'This sword,' said the parson, will not stay sheathed, if a dragon is within five miles; and without doubt in a brave man's hands no dragon can resist it.'
Then people began to take heart again; and some unshuttered the windows and put their heads out. In the end the parson persuaded a few to come and join him; but only the miller was really willing. To see Giles in a real fix seemed to him worth the risk.
They went up the hill, not without anxious looks north across the river. There was no sign of the dragon. Probably he was asleep; he had been feeding very well all the Christmas-time.
The parson (and the miller) hammered on the farmer's door. There was no answer, so they hammered louder. At last Giles came out. His face was very red. He also had sat up far into the night, drinking a good deal of ale; and he had begun again as soon as he got up.
They all crowded round him, calling him Good Aegidius, Bold Ahenobarbus, Great Julius, Staunch Agricola, Pride of Ham, Hero of the Countryside. And they spoke of Caudimordax, Tailbiter, The Sword that would not be Sheathed, Death or Victory, The Glory of the Yeomanry, Backbone of the Country, and the Good of one's Fellow Men, until the farmer's head was hopelessly confused.
'Now then! One at a time!' he said, when he got a chance. 'What's all this, what's all this? It's my busy morning, you know.'
So they let the parson explain the situation. Then the miller had the pleasure of seeing the farmer in as tight a flat as he could wish. But things did not turn out quite as the miller expected. For one thing Giles had drunk a deal of strong ale. For another he had a queer feeling of pride and encouragement when he learned that his sword was actually Tailbiter. He had been very fond of tales about Bellomarius when he was a boy, and before he had learned sense he had sometimes wished that he could have a marvellous and heroic sword of his own. So it came over him all of a sudden that he would take Tailbiter and go dragon-hunting. But he had been used to bargaining all his life, and he made one more effort to postpone the event.
'What!' said he. 'Me go dragon-hunting? In my old leggings and waistcoat? Dragon-fights need some kind of armour, from all I've heard tell. There isn't any armour in this house, and that's a fact,' said he.
That was a bit awkward, they all allowed; but they sent for the blacksmith. The blacksmith shook his head. He was a slow, gloomy man, vulgarly known as Sunny Sam, though his proper name was Fabricius Cunctator. He never whistled at his work, unless some disaster (such as frost in May) had duly occurred after he had foretold it. Since he was daily foretelling disasters of every kind, few happened that he had not foretold, and he was able to take the credit of them. It was his chief pleasure; so naturally he was reluctant to do anything to avert them. He shook his head again. 'I can't make armour out of naught,' he said 'And it's not in my line. You'd best get the carpenter to make you a wooden shield. Not that it will help you much. He's a hot dragon.'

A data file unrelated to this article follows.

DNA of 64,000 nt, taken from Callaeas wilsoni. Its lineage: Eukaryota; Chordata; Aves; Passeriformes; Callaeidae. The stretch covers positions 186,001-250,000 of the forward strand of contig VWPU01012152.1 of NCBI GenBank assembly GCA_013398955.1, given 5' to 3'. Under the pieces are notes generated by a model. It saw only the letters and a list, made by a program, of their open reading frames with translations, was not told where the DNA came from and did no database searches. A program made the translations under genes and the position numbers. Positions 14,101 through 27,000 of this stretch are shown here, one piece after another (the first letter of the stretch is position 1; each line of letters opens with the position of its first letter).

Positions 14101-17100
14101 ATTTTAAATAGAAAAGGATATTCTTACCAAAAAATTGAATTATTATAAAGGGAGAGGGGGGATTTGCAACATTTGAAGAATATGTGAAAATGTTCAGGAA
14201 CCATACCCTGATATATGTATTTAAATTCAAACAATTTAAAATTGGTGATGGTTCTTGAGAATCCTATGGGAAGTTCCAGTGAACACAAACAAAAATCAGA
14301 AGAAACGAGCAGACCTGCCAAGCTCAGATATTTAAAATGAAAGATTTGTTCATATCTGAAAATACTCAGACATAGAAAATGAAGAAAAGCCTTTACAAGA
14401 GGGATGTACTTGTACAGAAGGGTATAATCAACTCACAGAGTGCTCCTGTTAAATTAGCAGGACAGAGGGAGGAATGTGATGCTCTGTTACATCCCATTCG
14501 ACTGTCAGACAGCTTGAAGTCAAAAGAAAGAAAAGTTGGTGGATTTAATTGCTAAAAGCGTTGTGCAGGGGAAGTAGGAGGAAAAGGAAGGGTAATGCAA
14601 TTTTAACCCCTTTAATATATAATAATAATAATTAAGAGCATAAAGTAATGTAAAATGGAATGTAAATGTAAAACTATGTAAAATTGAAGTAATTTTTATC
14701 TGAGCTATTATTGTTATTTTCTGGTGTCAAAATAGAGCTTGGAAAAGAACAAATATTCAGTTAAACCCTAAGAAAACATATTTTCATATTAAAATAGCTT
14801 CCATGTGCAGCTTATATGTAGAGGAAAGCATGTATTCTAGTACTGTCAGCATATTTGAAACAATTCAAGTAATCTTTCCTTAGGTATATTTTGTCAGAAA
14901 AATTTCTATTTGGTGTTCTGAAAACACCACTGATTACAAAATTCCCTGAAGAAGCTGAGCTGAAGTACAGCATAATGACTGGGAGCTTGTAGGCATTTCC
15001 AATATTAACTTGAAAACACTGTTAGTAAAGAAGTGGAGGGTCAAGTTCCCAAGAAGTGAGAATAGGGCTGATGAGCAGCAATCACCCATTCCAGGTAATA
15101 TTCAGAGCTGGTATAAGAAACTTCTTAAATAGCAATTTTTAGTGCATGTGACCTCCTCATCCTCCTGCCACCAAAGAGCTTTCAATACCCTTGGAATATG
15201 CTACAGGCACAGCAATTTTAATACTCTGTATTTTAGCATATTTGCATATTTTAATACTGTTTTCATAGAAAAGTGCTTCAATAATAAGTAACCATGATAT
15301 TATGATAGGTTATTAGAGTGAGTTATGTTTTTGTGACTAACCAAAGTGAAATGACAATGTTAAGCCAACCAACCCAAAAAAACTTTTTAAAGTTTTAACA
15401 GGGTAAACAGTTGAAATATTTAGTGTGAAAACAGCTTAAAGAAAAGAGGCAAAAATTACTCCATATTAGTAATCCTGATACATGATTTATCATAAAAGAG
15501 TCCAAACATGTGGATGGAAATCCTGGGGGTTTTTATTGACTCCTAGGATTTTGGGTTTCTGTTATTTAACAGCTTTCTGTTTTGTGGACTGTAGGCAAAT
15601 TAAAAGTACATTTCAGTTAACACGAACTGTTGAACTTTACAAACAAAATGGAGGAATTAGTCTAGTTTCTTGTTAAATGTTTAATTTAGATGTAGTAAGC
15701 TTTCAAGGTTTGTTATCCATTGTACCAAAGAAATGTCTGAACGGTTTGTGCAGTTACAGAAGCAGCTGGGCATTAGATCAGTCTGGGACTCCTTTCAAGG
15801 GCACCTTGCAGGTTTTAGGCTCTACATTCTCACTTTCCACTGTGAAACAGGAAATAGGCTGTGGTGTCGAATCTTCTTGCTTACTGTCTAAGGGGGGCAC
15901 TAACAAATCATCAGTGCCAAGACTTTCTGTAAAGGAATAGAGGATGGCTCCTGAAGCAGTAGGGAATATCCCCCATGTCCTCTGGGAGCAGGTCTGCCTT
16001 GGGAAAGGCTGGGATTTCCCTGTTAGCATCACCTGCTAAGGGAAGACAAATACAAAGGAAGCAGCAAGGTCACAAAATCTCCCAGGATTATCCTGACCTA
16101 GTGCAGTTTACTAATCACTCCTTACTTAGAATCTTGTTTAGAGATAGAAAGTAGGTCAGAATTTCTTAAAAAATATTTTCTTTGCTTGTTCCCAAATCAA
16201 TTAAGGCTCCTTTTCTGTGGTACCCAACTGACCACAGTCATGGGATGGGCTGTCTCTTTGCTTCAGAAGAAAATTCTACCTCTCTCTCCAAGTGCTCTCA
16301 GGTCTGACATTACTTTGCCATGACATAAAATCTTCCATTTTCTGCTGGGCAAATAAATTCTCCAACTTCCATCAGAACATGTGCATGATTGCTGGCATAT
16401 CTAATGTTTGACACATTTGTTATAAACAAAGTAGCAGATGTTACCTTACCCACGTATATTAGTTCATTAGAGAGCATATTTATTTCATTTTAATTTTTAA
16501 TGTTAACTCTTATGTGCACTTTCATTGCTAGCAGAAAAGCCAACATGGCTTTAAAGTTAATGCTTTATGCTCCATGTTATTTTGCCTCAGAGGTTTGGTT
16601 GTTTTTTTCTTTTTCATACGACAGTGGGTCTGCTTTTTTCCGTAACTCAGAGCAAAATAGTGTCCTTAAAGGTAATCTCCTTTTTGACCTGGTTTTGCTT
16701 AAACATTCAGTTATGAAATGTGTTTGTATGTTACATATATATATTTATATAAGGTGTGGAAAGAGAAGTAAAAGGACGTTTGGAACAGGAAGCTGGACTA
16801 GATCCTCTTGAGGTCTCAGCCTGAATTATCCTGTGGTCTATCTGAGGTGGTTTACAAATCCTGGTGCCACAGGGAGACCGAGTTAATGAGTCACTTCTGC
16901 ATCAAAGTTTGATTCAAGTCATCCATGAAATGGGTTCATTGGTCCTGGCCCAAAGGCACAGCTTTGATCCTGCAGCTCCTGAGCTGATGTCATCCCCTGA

Their faces fell; but the miller was not so easily to be turned from his plan of sending Giles to the dragon, if he would go; or of blowing the bubble of his local reputation, if he refused in the end. 'What about ring-mail?' he said. 'That would be a help; and it need not be very fine. It would be for business and not for showing off' at court. What about your old leather jerkin, friend Aegidius? And there is a great pile of links and rings in the smithy. I don't suppose Master Fabricius himself knows what may be lying there.'
'You don't know what you are talking about,' said the smith, growing cheerful. 'If it's real ringmail you mean, then you can't have it. It needs the skill of the dwarfs, with every little ring fitting into four others and all. Even if I had the craft, I should be working for weeks. And we shall all be in our graves before then,' said he, 'or leastways in the dragon.'
They all wrung their hands in dismay, and the blacksmith began to smile. But they were now so alarmed that they were unwilling to give up the miller's plan and they turned to him for counsel.
'Well,' said he, 'I've heard tell that in the old days those that could not buy bright hauberks out of the Southlands would stitch steel rings on a leather shirt and be content with that. Let's see what can be done in that line!'
So Giles had to bring out his old jerkin, and the smith was hurried back to his smithy. There they rummaged in every corner and turned over the pile of old metal, as had not been done for many a year. At the bottom they found, all dull with rust, a whole heap of small rings, fallen from some forgotten coat, such as the miller had spoken of. Sam, more unwilling and gloomy as the task seemed more hopeful, was set to work on the spot, gathering and sorting and cleaning the rings; and when (as he was pleased to point out) these were clearly insufficient for one so broad of back and breast as Master Egidius, they made him split up old chains and hammer the links into rings as fine as his skill could contrive.
They took the smaller rings of steel and stitched them on to the breast of the jerkin, and the larger and clumsier rings they stitched on the back; and then, when still more rings were forthcoming, so hard was poor Sam driven, they took a pair of the farmer's breeches and stitched rings on to them. And up on a shelf in a dark nook of the smithy the miller found the old iron frame of a helmet, and he set the cobbler to work, covering it with leather as well as he could.
The work took them all the rest of that day, and all the next day ĘC which was Twelfthnight and the eve of the Epiphany, but festivities were neglected. Farmer Giles celebrated the occasion with more ale than usual; but the dragon mercifully slept. For the moment he had forgotten all about hunger or swords.